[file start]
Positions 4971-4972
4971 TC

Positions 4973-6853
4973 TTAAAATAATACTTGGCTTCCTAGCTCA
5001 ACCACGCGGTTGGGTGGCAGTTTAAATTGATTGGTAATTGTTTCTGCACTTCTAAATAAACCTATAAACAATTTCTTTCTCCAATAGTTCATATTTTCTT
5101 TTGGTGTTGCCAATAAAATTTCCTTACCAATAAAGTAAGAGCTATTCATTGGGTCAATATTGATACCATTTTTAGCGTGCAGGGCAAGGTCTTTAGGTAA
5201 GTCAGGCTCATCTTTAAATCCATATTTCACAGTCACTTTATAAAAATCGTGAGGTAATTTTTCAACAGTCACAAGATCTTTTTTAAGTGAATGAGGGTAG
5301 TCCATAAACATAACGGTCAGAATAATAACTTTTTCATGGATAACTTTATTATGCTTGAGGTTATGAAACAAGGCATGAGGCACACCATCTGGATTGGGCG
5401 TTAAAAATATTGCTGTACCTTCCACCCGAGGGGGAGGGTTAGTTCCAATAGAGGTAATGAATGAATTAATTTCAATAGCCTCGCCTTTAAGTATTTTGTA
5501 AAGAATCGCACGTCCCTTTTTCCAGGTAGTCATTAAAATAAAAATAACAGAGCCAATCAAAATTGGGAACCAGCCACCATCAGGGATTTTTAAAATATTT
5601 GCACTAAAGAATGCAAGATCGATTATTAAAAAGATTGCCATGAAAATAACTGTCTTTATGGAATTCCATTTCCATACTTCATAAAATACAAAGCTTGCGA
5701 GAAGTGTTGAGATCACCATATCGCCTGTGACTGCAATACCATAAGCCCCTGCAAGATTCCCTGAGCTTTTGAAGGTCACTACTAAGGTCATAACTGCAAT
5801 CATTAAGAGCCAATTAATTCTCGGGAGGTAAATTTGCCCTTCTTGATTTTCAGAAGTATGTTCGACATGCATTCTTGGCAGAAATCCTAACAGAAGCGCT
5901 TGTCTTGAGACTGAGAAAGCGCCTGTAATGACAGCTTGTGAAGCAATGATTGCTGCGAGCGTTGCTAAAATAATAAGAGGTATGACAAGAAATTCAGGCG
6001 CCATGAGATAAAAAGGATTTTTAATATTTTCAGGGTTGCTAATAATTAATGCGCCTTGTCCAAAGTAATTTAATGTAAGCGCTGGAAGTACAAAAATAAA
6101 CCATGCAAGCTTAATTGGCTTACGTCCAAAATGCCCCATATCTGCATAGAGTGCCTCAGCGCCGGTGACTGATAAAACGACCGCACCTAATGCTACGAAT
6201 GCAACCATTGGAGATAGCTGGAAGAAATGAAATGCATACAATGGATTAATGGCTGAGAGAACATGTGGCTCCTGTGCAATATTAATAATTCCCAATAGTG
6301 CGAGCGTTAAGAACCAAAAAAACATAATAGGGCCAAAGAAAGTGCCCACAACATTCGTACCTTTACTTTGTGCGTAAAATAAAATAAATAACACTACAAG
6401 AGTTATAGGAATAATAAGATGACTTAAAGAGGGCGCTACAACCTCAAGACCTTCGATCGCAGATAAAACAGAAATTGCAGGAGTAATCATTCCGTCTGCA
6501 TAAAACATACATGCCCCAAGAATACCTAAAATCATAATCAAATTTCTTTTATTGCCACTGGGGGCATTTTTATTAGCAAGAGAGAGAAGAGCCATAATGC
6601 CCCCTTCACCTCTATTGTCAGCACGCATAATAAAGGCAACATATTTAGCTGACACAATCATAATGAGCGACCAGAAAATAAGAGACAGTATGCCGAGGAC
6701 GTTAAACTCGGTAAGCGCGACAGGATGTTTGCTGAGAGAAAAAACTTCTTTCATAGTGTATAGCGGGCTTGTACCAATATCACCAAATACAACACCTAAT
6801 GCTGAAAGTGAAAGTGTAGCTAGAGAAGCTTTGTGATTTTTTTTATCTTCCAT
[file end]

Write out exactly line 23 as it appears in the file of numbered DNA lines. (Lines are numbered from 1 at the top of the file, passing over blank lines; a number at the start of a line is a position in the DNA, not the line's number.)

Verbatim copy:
6801 GCTGAAAGTGAAAGTGTAGCTAGAGAAGCTTTGTGATTTTTTTTATCTTCCAT